At the same time a new trend was coming up in many of the large German cities: High class apartments in high class locations with top notch quality and individual character were sought-after by a clientel with good money in the pockets, very often cash payers, from all over the world. Living at the water, living at prominent locations in the City Center (the middle part of Berlin-Mitte or famous Prenzlauer Berg, later also in Kreuzberg) grew in popularity and demand, and so did the prices.
And what about condominiums, about whole blocks or classical style buildings with 12-20 apartments in them? Well they increased in price from a factor 9x annual rent to a factor 14x within three years only, and that with no substantial rental increase potential and rising prices for refurbishment work.
Indeed, there has been quite a hype about Berlin in 2006 and 2007, but even with the prices increasing Berlin still remains at a “subcontinental” level if you compare to other metropolitan cities, and the trendy charme of an apartment in Berlins “hip” locations has not lessened. To this add the fact that infrastructure is continually improving, that unemployment has gone down in Berlin quite remarkably since 2007, so there is no reason to worry about dropping prices.
Another city has been almost ignored by the larger investors, but part of that was due to the fact that the city refused to engage in any wholesale deals with community owned property. Instead, quality of refurbishment and location was the watchword, and still is. We are talking about the City of the Euro, Frankfurt am Main, which is the smalles big business town in the world. In a city of 680,000 population you have about half a million working people, but not all live in Frankfurt city of course.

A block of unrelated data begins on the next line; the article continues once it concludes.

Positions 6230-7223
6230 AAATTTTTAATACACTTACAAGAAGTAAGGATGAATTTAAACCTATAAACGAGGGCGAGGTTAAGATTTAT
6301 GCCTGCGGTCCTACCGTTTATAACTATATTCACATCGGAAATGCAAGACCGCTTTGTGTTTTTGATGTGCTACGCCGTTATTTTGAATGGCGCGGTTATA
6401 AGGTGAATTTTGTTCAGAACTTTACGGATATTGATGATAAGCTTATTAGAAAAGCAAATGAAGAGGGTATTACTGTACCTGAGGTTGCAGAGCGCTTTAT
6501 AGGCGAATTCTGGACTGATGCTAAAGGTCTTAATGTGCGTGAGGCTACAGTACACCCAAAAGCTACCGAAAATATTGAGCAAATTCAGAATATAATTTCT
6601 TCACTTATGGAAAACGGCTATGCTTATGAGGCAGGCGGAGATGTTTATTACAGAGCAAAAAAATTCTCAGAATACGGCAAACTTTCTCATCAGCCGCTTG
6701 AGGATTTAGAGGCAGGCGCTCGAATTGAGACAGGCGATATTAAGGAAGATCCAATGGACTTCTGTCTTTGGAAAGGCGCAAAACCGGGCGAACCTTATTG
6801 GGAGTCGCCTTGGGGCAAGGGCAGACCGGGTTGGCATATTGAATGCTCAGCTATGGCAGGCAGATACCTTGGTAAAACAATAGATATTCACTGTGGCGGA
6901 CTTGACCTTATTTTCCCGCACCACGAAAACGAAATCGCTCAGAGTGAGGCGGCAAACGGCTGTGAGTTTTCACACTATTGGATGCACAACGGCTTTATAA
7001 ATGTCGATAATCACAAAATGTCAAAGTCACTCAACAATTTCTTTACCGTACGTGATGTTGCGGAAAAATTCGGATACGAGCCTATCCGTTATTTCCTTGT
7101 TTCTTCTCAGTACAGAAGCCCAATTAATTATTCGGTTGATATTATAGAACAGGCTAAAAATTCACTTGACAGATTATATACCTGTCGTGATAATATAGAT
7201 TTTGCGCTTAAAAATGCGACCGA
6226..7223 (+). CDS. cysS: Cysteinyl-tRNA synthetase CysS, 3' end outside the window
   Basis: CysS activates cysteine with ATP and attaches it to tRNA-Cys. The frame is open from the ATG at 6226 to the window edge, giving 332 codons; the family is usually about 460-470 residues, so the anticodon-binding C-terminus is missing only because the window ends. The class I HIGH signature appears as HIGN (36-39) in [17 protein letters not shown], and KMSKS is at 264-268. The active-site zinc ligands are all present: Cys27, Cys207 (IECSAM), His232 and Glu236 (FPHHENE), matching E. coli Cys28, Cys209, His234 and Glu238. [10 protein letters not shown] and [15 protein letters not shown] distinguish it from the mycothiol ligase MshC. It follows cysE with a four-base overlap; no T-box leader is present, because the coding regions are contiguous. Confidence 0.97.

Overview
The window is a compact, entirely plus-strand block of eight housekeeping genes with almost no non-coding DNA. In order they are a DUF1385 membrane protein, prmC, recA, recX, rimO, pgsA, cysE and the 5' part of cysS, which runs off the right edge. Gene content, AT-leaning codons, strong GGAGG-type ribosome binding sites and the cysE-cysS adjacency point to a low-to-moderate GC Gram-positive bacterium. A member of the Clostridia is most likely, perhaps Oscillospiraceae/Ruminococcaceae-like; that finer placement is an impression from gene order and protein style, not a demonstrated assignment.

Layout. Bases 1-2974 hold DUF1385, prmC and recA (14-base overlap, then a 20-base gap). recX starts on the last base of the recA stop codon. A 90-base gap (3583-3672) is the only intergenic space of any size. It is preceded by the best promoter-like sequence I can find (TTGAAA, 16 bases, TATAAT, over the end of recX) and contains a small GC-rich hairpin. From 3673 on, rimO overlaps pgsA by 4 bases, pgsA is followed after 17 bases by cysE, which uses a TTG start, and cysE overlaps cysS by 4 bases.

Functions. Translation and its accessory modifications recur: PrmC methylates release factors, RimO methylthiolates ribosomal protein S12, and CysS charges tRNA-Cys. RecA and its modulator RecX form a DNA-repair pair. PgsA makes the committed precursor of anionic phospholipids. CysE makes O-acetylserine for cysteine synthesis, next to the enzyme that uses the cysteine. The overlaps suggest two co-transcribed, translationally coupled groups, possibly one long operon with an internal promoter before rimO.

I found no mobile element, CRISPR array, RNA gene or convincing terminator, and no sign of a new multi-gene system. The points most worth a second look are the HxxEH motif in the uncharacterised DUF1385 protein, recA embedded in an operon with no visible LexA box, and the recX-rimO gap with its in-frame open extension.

Demand on property for both renting and buying in Frankfurt has increased dramatically in the last three years, and so did prices. Factors of blocks and multiple apartment buildings increased between 2005 and 2008 from 10x to 15x on average, in Westend from 14 to over 20x. Which means that blocks there are being sold with less than 5% yield! Other areas like Nordend and Bornheim as well as some areas in Sachsenhausen had a similar development with factors going from 11 up to about 16x annual rent. Upcoming areas like Ostend - where the European Central Bank builds their new high rise tower and traditional Oberrad are coming up now.